I second th suggestion to remove high spots with a sharp blade and blend in the result,  Deep nicks are best filled permanently via TIG welding and smoothed out afterward  Easier to prevent damage due to rough handling with a snap off cover as suggested then fix it after.


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#7 George Ebersole

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Posted 17 July 2013 - 12:19 AM

Like the other guy said, JB weld, or maybe Bondo.


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#8 Mark Cruxifield

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Posted 15 August 2013 - 04:17 PM

they were damaged because you probably did not have covers for your track ? I found a website http://www.littlegre...ssory/pvc.shtml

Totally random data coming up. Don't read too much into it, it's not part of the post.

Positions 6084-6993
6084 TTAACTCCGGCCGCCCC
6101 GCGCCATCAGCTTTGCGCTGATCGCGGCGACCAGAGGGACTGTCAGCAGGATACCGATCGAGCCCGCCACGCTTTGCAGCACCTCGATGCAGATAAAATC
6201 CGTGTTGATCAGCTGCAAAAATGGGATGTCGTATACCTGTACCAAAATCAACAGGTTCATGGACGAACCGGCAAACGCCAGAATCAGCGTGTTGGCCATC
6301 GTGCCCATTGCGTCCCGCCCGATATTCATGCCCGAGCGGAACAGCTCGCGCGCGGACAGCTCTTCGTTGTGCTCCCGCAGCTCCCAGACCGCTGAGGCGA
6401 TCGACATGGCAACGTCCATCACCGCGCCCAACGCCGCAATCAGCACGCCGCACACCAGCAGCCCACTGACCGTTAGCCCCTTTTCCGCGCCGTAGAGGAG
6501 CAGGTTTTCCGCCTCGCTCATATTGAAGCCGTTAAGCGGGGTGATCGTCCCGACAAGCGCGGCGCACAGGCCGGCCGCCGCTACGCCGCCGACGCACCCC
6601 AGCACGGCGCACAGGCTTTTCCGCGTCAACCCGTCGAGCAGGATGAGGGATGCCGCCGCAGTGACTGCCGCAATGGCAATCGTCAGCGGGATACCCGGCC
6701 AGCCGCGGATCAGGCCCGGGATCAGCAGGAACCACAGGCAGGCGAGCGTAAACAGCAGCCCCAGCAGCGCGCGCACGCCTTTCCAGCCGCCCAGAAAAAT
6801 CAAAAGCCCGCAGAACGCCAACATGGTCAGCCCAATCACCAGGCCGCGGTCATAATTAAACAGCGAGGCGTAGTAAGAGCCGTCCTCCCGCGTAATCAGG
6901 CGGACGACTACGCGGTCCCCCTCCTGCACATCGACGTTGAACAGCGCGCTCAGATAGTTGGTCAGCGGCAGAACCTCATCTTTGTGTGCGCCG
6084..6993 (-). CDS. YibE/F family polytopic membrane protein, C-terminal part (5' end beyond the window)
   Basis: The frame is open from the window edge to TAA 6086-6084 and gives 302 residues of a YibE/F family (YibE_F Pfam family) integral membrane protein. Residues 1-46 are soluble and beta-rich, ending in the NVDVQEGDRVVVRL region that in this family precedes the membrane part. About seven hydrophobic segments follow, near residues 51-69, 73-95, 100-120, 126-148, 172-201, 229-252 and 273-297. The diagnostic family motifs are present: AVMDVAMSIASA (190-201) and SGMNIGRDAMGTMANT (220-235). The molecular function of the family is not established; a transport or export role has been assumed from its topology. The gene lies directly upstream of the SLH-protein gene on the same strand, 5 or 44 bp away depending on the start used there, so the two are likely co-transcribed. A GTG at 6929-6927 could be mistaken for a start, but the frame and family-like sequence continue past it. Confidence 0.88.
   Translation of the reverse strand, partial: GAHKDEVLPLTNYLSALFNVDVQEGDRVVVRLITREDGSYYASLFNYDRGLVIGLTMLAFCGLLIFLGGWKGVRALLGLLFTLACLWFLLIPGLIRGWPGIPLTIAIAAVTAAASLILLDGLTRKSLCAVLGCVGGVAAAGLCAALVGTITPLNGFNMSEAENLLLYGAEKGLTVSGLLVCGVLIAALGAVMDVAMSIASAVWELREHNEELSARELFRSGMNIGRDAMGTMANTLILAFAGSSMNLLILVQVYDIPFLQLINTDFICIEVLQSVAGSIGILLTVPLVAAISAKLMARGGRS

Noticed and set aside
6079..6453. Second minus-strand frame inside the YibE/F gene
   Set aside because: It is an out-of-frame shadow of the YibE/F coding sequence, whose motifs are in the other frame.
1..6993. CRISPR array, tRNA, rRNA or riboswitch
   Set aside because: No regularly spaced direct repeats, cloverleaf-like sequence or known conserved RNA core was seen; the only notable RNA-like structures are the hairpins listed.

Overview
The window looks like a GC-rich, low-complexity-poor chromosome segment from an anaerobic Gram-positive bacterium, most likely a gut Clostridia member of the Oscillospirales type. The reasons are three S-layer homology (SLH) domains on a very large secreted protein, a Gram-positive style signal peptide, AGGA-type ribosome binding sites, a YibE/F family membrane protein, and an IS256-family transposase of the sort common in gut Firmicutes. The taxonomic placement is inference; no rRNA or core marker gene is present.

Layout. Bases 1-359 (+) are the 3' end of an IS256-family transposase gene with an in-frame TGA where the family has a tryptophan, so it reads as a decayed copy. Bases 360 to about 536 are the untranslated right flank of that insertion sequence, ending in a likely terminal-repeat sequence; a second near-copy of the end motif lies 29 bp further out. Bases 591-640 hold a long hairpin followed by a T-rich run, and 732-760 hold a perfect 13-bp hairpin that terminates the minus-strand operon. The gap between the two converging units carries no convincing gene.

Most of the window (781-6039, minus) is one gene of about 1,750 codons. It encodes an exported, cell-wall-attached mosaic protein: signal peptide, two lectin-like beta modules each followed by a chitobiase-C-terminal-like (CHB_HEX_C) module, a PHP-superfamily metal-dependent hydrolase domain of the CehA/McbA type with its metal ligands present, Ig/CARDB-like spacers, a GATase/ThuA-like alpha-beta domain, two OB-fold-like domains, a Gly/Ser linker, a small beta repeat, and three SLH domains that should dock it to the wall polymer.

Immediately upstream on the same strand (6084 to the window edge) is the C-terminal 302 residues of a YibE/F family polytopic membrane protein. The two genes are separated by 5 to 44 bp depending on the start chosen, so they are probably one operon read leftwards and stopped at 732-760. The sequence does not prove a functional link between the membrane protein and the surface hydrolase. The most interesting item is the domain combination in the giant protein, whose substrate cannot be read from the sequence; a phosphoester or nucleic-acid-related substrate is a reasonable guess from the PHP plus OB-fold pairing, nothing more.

that is very similar to speed clamp that i use to cover my track when going out and works real well, it was a good investment,....  Mark at http://tccranes.com/


Edited by Mark Cruxifield, 15 August 2013 - 04:20 PM.

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#9 Gregg MacPherson

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Posted 15 August 2013 - 07:44 PM

."...anyone have any methods/ideas on how to get rid of, fill in, or smooth out larger gouges or dents in the anodized coating? ..."

If you have dents or scratches that need to be filled,  an issue to be cautious with is the bond to the aluminium.  It oxidises so quick.. You can scratch it with fine sandpaper or scotchbrite to get a key and clean it with solvent then apply the filler (glue mix) quickly.  Sometimes to get a bond to aluminum I have abraded the surface wet,  with epoxy as the wet medium.  No oxide is possible.  A bit neanderthal,  but it works.